Inspirational Leadership: Three Ideas To Build Inspiration
Start By Inspiring Yourself
Many leaders want to become more inspirational, for their team, for their clients, for their organization as a whole. Through years of coaching leaders, I've learned that people only seek inspirational leadership from leaders who are, themselves, inspired.
Here are three ideas, in no particular order, to help you build your personal sense of inspiration.
Examine Your Values.
When was the last time you sat down and wrote out your values? When was the last time you really gave some thought to what the top few things are that are really important to you? Block out a distraction-free hour to simply sit and think about yourself, and what you know to be your deepest personally-held values. Make whatever list comes to your own mind; it might be just five or six labels, or it might be a paragraph or two about your top three values. Then compare those to your work as a leader - where you find alignment, you're likely to rekindle some inspiration about your leadership calling. If you find no alignment, the exercise might be the catalyst you need to inspire yourself to make a change.
Remember Your First Day.
Think about that first day on the job, or maybe the day you got the call that you'd landed the job. Remember how that felt? Most likely, you were elated. You wanted to do your best to maximize the opportunity, to put your best foot forward and prove yourself. Most of all, you were grateful. Try to rekindle that gratitude by reflecting on that first day on the job, and all the optimism with which you approached the opportunity. Write out the story of your first day. This is another exercise that almost always leads to a feeling of inspiration to move forward, because it lifts your perspective above the obstacles that have arisen since then and reminds you of why you do what you do.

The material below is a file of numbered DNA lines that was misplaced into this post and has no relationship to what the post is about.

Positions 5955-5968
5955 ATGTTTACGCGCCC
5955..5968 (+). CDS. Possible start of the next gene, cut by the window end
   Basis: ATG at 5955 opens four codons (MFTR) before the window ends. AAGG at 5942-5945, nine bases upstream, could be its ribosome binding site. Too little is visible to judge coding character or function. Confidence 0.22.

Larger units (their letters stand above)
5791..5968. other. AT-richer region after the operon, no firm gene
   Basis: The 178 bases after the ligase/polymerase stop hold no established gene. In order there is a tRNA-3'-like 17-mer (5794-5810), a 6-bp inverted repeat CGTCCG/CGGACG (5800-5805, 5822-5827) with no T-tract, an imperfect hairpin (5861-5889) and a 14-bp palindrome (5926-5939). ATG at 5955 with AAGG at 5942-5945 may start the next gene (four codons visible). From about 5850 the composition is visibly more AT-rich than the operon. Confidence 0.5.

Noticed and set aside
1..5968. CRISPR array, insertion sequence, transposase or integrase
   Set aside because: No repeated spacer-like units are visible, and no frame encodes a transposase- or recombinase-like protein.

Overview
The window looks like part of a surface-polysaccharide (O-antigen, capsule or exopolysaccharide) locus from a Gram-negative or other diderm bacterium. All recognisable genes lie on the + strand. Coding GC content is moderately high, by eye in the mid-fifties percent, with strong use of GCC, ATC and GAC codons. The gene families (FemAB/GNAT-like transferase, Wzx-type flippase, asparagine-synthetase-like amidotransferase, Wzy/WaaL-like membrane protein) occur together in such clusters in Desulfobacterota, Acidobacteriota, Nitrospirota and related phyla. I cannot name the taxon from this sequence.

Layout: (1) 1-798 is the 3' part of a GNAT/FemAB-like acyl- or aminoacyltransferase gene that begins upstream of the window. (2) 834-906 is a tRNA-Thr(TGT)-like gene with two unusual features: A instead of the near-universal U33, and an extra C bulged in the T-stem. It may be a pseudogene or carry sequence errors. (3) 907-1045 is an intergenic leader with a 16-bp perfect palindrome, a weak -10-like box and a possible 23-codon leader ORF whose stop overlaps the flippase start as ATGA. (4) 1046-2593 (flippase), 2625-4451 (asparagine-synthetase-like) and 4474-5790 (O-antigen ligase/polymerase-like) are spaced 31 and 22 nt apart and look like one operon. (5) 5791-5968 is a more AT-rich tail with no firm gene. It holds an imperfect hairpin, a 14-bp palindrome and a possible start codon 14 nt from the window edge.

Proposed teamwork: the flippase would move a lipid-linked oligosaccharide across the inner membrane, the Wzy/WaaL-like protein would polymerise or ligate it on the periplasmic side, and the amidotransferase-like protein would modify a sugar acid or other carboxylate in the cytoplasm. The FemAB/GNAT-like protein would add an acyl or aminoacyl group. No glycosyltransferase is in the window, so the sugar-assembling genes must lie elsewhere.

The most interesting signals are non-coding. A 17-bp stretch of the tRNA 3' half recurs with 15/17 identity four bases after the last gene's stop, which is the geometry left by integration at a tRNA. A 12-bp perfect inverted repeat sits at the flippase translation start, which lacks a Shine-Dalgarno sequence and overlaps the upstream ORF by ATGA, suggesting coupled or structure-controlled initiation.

Write Out Your Future Vision.
This is also a powerful technique. Again, you have to block out some time without distractions, in a place where you can be completely silent and at ease. The first step is simply to close your eyes, take a few slow, deep breaths to relax yourself, and then focus your imagination on what your ideal future state will be. Cast yourself a year or two into the future, and ponder what you are like, how you will have changed, what you will have accomplished, what you will have learned, and how a typical day will be different in that imagined future. Then, open your eyes and your journal, and write out your vision. What will it take to get there? If the vision is attractive enough, you'll find the inspiration to take the actions you need to take in order to make it a reality.
I've used these techniques with thousands of the world's brightest and most talented young leaders, and I know they work. Some leaders find inspiration to make a change in their lives - they change jobs, or get on a health kick, or start a business. Other leaders renew their inspiration within their current opportunity, and go on to do great things in their firms, in their industries, and often with an existing followership they may have written off as unenthusiastic or incapable. The key learning is this: whether it's a new opportunity or a new approach to your existing opportunity, your followership will be as inspired as you are yourself.